Business And Markets

World Bank Reports on Iran's External Debt

Iran’s long-term foreign debt reached $1.06 billion at the end of last year, down from $1.313 billion reported in 2020. The data showed short-term debt rose to $2.508 billion in 2021 from $2.067 billion in the year before
Iran’s Foreign Debt Near $10b in 2021: WB Report
Iran’s Foreign Debt Near $10b in 2021: WB Report

The latest International Debt Report by the World Bank Group shows Iran's foreign debt was $10.349 billion by the end of 2021.
This was noticeably higher compared to the year before when the debt was $5.433 billion.
Iran’s long-term foreign debt reached $1.06 billion at the end of last year, down from $1.313 billion reported in 2020. The data showed short-term debt rose to $2.508 billion in 2021 from $2.067 billion in the year before.
The IDR, formerly International Debt Statistics (IDS), is an annual publication of the World Bank featuring external debt statistics and analysis for the 121 low- and middle-income countries that report to the World Bank Debt Reporting System (DRS).
The report put Iran's use of International Monetary Fund credit at $6.781 billion by the end of 2021, whereas it was at $2.054 billion in 2020. 
Iran settled more than $254 million and paid $46 million in interest on its foreign debt in 2022, the group said.
As per the report, Iran's external debt stocks to export ratio stood at 13% in 2021, up by 3 percentage points on the year before. The short term to external debt ratio was 24% in 2021, considerably lower than 38% in 2020.
The report highlights rising debt-related risks for all developing economies—low- as well as middle-income economies. At the end of 2021, the external debt of these economies totaled $9 trillion, more than double a decade ago. 
During the same period, the total external debt of IDA countries, meanwhile, nearly tripled to $1 trillion. Rising interest rates and slowing global growth risk tipped a large number of countries into a debt crises. About 60% of the poorest countries are already at high risk of debt distress or already in distress.
At the end of 2021, IDA-eligible countries’ debt-service payments on long-term public and publicly guaranteed external debt totaled $46.2 billion—equivalent to 10.3% of their exports of goods and services and 1.8% of their gross national income (GNI), according to the report. 
Those percentages were up significantly from 2010, when they stood at 3.2% and 0.7% respectively. In 2022, IDA countries’ debt-service payments on their public and publicly guaranteed debt are projected to rise by 35% to more than $62 billion, one of the highest annual increases of the past two decades. China is expected to account for 66% of the debt-service payments to be made by IDA countries on their official bilateral debt.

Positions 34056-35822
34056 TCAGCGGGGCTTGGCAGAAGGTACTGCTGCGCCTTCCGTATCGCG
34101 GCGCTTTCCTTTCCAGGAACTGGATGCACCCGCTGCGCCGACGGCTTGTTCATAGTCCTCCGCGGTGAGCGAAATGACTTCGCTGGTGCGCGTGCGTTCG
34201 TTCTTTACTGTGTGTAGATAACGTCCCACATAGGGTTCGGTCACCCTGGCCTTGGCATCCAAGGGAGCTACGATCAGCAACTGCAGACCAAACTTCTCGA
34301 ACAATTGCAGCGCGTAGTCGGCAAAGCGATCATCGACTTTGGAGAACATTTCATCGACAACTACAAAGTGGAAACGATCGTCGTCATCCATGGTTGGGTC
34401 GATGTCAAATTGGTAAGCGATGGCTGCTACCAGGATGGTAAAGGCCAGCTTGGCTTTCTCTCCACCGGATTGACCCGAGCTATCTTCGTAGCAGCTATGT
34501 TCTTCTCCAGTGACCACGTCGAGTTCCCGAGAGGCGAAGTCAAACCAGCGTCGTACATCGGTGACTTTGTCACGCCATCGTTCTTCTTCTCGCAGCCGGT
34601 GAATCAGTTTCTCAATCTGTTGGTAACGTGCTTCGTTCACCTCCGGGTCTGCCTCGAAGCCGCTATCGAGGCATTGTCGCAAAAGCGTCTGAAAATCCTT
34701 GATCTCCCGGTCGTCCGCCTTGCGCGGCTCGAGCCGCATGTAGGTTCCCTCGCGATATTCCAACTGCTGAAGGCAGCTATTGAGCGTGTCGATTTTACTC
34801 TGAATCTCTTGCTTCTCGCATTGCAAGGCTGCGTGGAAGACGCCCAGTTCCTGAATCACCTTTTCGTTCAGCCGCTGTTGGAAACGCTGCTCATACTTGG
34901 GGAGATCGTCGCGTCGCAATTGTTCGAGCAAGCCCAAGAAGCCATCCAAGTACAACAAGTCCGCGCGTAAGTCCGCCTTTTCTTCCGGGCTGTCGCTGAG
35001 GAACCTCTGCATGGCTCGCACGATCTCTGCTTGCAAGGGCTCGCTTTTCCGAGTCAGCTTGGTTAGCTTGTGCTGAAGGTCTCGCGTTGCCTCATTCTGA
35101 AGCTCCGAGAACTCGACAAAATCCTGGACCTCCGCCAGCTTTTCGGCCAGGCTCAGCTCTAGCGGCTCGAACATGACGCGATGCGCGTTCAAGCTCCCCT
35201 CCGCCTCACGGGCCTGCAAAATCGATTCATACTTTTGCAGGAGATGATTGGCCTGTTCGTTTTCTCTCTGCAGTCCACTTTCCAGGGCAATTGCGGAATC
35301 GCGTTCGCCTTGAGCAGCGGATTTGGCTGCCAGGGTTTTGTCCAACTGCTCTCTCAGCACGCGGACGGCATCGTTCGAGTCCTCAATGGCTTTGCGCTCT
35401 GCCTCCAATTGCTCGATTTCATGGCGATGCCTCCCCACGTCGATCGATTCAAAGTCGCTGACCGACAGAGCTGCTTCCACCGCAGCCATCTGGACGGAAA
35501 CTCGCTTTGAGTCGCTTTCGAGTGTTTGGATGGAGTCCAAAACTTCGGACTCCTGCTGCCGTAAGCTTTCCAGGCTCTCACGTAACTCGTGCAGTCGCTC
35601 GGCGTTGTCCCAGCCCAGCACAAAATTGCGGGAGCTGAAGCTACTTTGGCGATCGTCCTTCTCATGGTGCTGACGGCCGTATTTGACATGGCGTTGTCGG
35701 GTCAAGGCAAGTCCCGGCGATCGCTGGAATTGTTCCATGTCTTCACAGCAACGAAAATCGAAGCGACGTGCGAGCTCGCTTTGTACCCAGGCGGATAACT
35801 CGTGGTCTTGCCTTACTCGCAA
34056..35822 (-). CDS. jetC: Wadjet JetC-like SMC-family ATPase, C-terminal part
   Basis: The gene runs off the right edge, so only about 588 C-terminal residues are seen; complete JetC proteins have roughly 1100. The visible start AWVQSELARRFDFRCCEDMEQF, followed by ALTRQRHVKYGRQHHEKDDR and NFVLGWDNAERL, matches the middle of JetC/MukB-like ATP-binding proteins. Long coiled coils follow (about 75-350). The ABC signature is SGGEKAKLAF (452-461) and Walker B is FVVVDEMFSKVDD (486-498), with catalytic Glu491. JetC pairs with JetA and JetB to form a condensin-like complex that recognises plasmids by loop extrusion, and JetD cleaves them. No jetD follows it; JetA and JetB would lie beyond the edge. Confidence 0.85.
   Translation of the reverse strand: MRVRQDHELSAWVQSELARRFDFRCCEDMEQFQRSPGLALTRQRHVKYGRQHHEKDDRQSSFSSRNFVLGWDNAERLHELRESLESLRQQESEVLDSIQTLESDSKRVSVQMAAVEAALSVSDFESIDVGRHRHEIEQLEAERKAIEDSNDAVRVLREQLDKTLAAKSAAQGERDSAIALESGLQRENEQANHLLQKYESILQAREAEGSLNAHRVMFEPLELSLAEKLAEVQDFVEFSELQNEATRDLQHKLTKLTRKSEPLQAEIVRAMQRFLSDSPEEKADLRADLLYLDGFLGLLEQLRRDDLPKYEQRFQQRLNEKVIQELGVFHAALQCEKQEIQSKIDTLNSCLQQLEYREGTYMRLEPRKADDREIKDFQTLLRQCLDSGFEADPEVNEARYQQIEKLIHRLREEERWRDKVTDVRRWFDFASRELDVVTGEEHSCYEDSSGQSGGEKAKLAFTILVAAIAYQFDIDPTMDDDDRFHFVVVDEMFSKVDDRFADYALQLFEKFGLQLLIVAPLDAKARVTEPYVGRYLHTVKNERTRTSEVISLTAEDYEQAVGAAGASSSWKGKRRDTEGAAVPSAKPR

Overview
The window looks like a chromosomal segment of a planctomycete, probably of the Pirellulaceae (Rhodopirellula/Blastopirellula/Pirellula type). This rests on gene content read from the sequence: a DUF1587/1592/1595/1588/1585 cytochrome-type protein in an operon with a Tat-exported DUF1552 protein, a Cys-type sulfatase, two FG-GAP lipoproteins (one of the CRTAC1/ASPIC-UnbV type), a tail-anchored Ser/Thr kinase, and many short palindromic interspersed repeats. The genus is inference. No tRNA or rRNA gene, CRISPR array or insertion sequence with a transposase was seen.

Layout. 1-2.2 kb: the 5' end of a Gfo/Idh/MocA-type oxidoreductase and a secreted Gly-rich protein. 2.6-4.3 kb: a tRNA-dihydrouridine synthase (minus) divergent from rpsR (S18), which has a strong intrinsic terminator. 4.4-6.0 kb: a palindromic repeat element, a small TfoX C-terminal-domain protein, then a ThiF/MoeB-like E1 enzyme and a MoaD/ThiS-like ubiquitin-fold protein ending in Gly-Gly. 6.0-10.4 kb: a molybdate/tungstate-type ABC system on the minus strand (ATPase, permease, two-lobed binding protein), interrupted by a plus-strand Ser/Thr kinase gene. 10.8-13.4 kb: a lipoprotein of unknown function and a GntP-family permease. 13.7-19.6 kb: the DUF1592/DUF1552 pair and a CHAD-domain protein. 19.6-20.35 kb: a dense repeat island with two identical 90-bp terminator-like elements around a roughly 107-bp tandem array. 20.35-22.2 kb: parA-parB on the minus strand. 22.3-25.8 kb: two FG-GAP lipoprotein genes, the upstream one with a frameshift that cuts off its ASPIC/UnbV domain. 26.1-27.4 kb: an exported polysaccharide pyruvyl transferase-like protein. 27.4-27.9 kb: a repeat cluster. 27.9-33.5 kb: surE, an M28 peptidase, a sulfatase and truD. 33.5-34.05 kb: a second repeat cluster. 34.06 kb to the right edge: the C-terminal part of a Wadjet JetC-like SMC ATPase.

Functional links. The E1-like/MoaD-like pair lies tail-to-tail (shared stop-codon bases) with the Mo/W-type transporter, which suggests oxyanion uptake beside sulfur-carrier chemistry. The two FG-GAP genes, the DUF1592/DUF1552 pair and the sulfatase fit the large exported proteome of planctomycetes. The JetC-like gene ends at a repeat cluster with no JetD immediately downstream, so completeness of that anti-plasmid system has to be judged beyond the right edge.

Debt Crisis Worsens 

“The debt crisis facing developing countries has intensified,” said World Bank Group President David Malpass. “A comprehensive approach is needed to reduce debt, increase transparency, and facilitate swifter restructuring—so countries can focus on spending that supports growth and reduces poverty. 
Without it, many countries and their governments face a fiscal crisis and political instability, with millions of people falling into poverty.”
On the surface, debt indicators seem to have improved in 2021, the report shows. As economic growth resumed following the global recession in 2020, public and publicly guaranteed external debt as a share of GNI returned to pre-pandemic proportions. 
However, this was not the case for IDA countries, where the debt- to-GNI ratio remained above the pre-pandemic level at 25%. Moreover, the economic outlook has deteriorated considerably.
In 2022, global growth is slowing sharply. Amid one of the most internationally synchronous episodes of monetary and fiscal policy tightening the world has seen in 50 years, the risk of a global recession next year has been rising. 
Currency depreciations have made matters worse for many developing countries whose debt is denominated in US dollars. The 2021 debt-to-GNI improvement, as a result, is likely temporary.
Over the past decade, the composition of debt owed by IDA countries has changed significantly. The share of external debt owed to private creditors has increased sharply. At the end of 2021, low- and middle-income economies owed 61% of their public and publicly guaranteed debt to private creditors—an increase of 15 percentage points from 2010. IDA-eligible countries owed 21% of their external debt to private creditors by the end of last year, a 16-point increase from 2010. 
Also, the share of debt owed to government creditors that don’t belong to the Paris Club (such as China, India, Saudi Arabia, UAE and others) has soared. At the end of 2021, China was the largest bilateral lender to IDA countries, accounting for 49% of their bilateral debt stock—up from 18% in 2010. These developments have made it much harder for countries facing debt distress to quickly restructure their debt.


CBI Data 

Latest data released by the Central Bank of Iran, however, indicates that foreign debt was $6.90 billion by the end of the sixth calendar month to Sep 22, almost 20% lower on the last fiscal year that ended in March. 
Medium and long-term debt was $4.99 billion or 75% of the total. Short-term debt was in the range of $1.90 billion. Short-term debt includes all debt with original maturity of one year or less plus the interest on long-term debt. 
The country was unable to attract foreign investment because of the US economic sanctions, cumbersome laws and economic instability, among others. 
Tehran’s external debt averaged $15.54 billion from 1993 until 2020, reaching an all-time high of $28.64 billion in 2007 and a record low of $5.1 billion in 2014, according to Trading Economics, which sources financial and economic data from countries across the world.

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